At a Glance ...

Macomb County judge to be honored by Italian American Bar

The Italian American Bar Association of Michigan will present its annual Justinian Night on Wednesday, July 24, beginning at 6 p.m. at Cantoro Trattoria, 1659 E. Big Beacher in Troy.

Macomb County Circuit Court Judge Joseph Toia will be honored during the evening.

Cost to attend is $75 per person.

Judges attend for free. 

To register or for additional information, visit www.iabam.com.


Utility, prisons start tree-trimming job program for inmates

JACKSON (AP) — DTE Energy and Michigan’s prison system have launched a tree-trimming program that aims to fill open jobs and find full-time employment for released inmates.

State, utility and union officials announced the program Tuesday at the Parnall Correctional Facility’s Vocational Village in Jackson. The first class of 24 started there last month.

Prisoners who complete the training program will be eligible to join the International Brotherhood of Electrical Workers Local 17 and take an open job with a local tree-trimming supplier.

Creators say the prisoners gain experience and get a job upon release — a challenge for many parolees. A stable job also reduces the chance they will return to prison.

Officials add the new pool of eligible workers also will ease a shortage of trained people for the tree-trimming work.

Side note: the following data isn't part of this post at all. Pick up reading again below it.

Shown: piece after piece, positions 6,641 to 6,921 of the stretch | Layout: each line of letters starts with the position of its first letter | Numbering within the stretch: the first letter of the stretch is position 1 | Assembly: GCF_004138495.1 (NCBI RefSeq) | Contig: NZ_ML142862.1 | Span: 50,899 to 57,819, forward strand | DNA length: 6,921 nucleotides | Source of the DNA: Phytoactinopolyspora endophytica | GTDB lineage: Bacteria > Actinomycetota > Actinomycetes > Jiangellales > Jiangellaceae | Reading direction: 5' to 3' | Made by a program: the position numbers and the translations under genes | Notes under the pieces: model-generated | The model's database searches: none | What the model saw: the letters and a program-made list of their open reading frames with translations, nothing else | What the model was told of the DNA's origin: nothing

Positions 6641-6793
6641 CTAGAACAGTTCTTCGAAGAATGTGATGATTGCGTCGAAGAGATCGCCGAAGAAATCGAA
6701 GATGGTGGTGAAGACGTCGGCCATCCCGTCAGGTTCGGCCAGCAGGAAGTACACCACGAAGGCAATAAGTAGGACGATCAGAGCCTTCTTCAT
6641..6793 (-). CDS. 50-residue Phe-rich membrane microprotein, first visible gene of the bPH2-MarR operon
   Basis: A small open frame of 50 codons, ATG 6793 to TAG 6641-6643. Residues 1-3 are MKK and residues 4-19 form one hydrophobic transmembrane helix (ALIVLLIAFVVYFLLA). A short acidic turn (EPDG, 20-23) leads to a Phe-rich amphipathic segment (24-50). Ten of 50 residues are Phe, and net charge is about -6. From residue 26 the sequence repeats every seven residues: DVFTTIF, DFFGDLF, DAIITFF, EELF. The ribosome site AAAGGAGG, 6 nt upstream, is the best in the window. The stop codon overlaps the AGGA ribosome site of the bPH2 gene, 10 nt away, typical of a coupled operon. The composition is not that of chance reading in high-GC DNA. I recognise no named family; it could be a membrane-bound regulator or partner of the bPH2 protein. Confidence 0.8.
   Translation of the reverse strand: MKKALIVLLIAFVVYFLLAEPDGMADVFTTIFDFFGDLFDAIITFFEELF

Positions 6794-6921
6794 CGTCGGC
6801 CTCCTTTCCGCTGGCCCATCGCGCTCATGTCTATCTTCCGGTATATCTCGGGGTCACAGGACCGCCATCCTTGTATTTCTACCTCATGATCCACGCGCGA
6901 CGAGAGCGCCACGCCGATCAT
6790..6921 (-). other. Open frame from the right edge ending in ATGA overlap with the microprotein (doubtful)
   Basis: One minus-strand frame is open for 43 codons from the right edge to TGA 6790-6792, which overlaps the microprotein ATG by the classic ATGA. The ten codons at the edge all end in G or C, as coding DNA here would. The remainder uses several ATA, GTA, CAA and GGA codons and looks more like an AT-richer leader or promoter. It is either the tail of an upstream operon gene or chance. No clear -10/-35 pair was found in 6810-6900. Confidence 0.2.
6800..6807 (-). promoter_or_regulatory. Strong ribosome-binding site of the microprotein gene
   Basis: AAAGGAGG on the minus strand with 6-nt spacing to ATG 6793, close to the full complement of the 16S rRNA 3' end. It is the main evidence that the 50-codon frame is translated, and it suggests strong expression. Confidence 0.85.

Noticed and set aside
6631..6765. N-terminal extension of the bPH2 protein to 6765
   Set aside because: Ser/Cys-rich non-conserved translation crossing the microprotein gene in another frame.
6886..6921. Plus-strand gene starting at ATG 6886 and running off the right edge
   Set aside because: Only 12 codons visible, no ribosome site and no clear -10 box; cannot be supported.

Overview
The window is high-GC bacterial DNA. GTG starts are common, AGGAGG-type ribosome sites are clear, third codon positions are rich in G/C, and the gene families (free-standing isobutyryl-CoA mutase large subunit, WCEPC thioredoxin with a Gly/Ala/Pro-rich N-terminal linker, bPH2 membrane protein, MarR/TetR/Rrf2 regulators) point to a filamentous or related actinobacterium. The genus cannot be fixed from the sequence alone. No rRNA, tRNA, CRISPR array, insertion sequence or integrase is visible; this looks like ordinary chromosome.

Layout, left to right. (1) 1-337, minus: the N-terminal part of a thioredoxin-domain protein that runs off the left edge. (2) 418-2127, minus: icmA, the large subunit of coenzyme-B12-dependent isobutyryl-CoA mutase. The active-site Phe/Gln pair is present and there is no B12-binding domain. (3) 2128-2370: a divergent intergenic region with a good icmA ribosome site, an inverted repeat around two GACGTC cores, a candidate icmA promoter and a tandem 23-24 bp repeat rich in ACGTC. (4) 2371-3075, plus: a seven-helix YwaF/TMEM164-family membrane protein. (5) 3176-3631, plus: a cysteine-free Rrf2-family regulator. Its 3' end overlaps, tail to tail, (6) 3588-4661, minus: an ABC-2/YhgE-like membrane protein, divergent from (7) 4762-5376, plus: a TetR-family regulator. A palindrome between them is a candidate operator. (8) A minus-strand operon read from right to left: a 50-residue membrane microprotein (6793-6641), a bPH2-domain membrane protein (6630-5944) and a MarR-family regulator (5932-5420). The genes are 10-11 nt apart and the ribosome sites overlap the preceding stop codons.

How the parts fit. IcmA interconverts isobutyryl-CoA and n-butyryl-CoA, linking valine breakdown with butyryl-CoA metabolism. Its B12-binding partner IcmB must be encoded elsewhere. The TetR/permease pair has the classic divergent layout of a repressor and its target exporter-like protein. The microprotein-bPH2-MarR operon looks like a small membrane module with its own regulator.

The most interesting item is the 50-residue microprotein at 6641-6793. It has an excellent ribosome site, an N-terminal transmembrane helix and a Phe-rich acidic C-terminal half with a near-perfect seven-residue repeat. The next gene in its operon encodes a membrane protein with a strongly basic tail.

No need for permit to carry concealed pistol

PIERRE, S.D. (AP) — A new law effective this week in South Dakota eliminates the need for a permit to carry a concealed pistol.
South Dakota is the 14th state to enact such a law for both residents and visitors.

Pennington County Capt. Marty Graves tells KOTA-TV he thinks it's a good thing for gun owners.

Graves said it will lighten the work load for his office because it will no longer issue the permits and collect the fees.

Before the new law took effect this week, people could be charged with a misdemeanor if they carried a concealed pistol or had one concealed in a vehicle without a permit.


Philly got Patti LaBelle’s name wrong on honorary street

PHILADELPHIA (AP) — Philadelphia honored singer Patti LaBelle with her very own street. Unfortunately, the signs didn't get her name right.

The city's Streets Department didn't capitalize the "b'' in the legendary soul singer's last name on the signs that were put up before last week’s ceremony on Broad Street. A stretch between Locust and Spruce streets was renamed "Patti LaBelle Way" in honor of the Philadelphia native.

City spokeswoman Deana Gamble tells The Philadelphia Inquirer the city is aware of the error and plans to install signs with the correct capitalization next week.

A sign that LaBelle autographed and held during the ceremony had the correct spelling.

She thanked all the fans who came out to the ceremony and reminisced about her parents walking down that very stretch of Broad Street.

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